2.2.2 My Criticism

I have to admit that, on my second reading of the argument, I was astonished by it. Not that it actually brought me to belief, but my atheistic ego was pretty helpless. I knew that something was wrong with the argument, but I couldn’t tell what was wrong with it. As Bertrand Russell said, it “is easier to feel convinced that (the ontological argument) must be fallacious than it is to find out precisely where the fallacy lies”.[15] But I kept looking through it and, before reading Kant’s criticism of it, I believed to have found a mistake in it. Anselm wrote[16]:

“And certainly that (being) than which a greater cannot be imagined cannot be in the understanding alone. For if it is at least in the understanding alone, it can be imagined to be in reality too, which is greater.”

I can imagine the greatest thing conceivable. It is only in my imagination. Now I can make it even greater, by imagining it to be real. Now the latter has replaced the first, the greatest being imaginable must be one that I imagine to exist. But this only improves my idea of the greatest thing conceivable. I still only imagine it to be in reality. This is only an improvement of my idea, but it does not mean, that the being actually exists. The same way, I can imagine a tastiest apple. It tastes better than any other in my imagination, but it would taste even better if it existed. I can therefore imagine an apple which tastes even better than the one I imagined before; the same apple, but a real one. Anselm would have concluded that there must be this apple. But the apple still only exists in our imagination. I therefore deduce that there might be such an apple, but its existence is not a necessary consequence of my thought. For the same reason I deduce that God may or may not be. And therefore the ontological argument is not valid.

2.2.3 Aquinas’ and Kant’s Criticisms

Aquinas, although he was a Christian, rejected the argument, because it already contains a definition of God. In his opinion, we cannot know what God is like, what His essence is. According to Aquinas, we cannot come up with a definition of something of which we cannot draw knowledge through sense-experience, something which nobody can draw of God. And Anselm defines God as the “being of which no greater can be conceived”. Therefore, the ontological argument is not valid, but if it were not for this objection, then, according to Aquinas, it would be a real proof.[17]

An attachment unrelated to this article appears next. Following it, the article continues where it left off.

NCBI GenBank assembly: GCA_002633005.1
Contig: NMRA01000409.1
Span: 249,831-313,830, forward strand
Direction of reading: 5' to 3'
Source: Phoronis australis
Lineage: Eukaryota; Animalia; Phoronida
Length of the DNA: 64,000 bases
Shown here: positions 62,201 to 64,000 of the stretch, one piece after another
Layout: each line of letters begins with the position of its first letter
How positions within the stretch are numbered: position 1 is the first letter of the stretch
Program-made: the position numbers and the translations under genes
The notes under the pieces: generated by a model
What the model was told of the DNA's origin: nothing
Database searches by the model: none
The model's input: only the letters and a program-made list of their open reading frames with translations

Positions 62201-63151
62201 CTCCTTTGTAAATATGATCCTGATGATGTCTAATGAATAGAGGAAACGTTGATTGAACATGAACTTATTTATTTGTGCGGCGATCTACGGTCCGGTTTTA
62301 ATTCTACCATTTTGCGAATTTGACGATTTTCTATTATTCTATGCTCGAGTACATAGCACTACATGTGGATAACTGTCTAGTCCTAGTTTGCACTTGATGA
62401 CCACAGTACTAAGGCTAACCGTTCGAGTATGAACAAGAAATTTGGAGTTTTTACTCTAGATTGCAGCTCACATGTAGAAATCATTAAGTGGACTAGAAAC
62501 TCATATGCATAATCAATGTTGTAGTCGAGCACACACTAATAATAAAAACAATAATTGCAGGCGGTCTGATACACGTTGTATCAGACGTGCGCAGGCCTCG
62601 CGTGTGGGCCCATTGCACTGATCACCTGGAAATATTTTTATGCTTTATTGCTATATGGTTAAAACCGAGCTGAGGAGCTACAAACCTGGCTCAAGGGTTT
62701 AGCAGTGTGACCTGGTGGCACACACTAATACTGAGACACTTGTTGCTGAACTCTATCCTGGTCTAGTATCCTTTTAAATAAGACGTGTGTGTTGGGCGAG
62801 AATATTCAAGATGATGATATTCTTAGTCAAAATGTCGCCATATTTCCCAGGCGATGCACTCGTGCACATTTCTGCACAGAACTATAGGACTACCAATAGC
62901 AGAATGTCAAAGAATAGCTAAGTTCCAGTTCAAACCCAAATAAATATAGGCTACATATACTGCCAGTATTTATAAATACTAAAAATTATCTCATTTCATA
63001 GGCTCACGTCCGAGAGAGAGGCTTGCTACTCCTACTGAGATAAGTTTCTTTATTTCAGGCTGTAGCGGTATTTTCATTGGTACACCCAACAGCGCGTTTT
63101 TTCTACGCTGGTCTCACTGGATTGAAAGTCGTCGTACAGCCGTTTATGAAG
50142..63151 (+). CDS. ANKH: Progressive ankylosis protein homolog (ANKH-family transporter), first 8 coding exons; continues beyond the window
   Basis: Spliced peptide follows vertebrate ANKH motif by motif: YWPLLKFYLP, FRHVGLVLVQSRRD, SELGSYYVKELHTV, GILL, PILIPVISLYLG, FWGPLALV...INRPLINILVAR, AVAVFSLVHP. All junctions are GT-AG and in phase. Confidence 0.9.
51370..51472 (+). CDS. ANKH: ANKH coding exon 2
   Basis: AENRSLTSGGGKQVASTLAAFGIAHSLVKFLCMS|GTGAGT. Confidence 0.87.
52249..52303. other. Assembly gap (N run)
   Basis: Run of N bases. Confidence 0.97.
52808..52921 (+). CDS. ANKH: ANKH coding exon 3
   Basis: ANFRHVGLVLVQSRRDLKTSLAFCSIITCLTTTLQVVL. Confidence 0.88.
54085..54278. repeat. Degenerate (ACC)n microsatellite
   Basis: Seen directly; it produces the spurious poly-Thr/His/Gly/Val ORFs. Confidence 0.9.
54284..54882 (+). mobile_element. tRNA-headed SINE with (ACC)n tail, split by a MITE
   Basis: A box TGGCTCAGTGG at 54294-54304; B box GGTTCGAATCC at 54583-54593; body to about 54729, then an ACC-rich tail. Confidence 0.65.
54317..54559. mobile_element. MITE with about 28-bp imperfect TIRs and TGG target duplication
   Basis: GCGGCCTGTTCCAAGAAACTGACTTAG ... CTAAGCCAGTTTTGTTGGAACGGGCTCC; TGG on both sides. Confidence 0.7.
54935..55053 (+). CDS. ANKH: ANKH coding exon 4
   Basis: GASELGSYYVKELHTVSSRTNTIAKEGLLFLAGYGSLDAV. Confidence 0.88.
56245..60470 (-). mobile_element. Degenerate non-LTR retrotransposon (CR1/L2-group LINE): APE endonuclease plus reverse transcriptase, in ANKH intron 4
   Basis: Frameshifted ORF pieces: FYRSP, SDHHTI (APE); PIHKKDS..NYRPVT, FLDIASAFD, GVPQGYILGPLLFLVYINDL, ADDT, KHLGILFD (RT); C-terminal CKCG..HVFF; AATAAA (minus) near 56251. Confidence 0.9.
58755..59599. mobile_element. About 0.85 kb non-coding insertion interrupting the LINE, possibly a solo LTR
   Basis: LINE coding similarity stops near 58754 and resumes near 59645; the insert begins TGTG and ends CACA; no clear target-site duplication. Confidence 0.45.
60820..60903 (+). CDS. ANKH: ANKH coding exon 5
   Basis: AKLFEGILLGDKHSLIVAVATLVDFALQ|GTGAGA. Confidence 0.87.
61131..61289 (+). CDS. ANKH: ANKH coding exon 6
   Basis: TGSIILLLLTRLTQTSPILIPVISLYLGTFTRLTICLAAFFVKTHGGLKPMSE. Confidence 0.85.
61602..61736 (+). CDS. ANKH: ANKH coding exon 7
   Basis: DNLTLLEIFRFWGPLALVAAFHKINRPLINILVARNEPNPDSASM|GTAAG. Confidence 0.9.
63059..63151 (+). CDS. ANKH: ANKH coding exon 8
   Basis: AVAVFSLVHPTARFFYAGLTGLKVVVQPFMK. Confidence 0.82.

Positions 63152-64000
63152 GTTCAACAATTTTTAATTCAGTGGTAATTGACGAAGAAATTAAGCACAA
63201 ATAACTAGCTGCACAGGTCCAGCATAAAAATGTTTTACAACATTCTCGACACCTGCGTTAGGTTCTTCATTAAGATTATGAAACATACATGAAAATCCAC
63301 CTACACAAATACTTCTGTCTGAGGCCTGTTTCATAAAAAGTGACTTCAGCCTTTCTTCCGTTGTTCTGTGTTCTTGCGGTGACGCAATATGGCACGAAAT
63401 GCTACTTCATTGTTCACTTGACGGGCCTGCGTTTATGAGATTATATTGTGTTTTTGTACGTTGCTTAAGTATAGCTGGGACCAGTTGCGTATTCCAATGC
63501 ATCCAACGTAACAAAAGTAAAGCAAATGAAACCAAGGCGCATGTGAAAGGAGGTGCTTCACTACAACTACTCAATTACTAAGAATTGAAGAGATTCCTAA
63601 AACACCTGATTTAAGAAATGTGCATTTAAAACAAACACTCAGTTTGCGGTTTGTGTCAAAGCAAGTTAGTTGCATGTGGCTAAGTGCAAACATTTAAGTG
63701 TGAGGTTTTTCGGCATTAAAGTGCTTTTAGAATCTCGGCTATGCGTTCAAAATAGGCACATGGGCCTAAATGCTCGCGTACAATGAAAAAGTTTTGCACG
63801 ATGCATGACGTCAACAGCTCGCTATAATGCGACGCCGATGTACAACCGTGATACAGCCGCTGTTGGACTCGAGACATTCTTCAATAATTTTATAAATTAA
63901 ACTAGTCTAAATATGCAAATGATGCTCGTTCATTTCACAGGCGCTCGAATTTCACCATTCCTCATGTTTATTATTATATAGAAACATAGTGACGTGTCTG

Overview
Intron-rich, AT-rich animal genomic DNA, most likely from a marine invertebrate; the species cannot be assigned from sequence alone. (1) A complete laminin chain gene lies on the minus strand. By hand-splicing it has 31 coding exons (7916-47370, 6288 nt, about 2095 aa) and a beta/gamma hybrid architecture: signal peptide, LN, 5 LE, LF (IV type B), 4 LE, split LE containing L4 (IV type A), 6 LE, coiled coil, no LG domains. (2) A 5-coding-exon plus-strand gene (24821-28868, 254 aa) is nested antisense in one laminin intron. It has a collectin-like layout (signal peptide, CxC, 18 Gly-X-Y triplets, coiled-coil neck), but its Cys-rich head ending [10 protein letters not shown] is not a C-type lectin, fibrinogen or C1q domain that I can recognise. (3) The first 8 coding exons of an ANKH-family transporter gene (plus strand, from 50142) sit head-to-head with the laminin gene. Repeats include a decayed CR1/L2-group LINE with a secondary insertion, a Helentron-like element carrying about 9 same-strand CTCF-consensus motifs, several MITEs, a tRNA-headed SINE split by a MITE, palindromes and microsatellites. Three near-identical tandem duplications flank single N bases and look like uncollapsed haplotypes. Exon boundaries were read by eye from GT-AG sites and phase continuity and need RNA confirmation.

Kant would not agree with Aquinas on his last point, that it would be a real proof, were it not for Aquinas’ objection, because Aquinas then claims that Anselm’s proposition “God exists” would be a self-evident (or analytic) consequence of the ontological argument. But this would mean that the predicate “exists” would have to be included in the subject “God” and that the negative form of the phrase, i.e. “God does not exist”, would have to be contradictory. Neither is true, the phrase “God exists” is not analytic, but this is what the ontological argument tries to make of it: it tries to deduce the existence of a being from its definition.

Furthermore, (and in my view more convincingly) Kant points out that things are not better if they existed than if they did not. I can imagine what this piece of coursework would be like when finished. Of course it would be better for me to have finished it, but this does not mean that the finished coursework would be any better than the one I imagined. Therefore the ontological argument is again not valid.[18]

3 Arguments against the existence of God

For the arguments against His existence, I have chosen two very common and effective ways that philosophers took through the ages. One, like the teleological argument, tries to find proof against Him by observing the world, the other relies on contradicting the definition of God revealed in scripture.

3.1 The Problem of Evil

The problem of evil is one of the most obvious arguments against the existence of God. It poses the question: If there is an omnipotent and benevolent God as He is described in many Holy Scriptures, how come that there is any evil in the world? He would only want the best for everybody and His omnipotence would allow Him to make this wish come true.[19]

3.2 Counter-arguments

As for most of the arguments for and against His existence, there are many counter-arguments on the topic. I have chosen and evaluated three counter-arguments.

Firstly, theists remark that a lot of the dissatisfaction and evil in the world is created by men. As Soren Kierkegaard put it: “Since boredom advances and boredom is the root of all evil, no wonder, then, that the world goes backwards, that evil spreads. This can be traced back to the very beginning of the world. The Gods were bored; therefore they created human beings.”[20] According to Kierkegaard, men are the main source of evil in the world.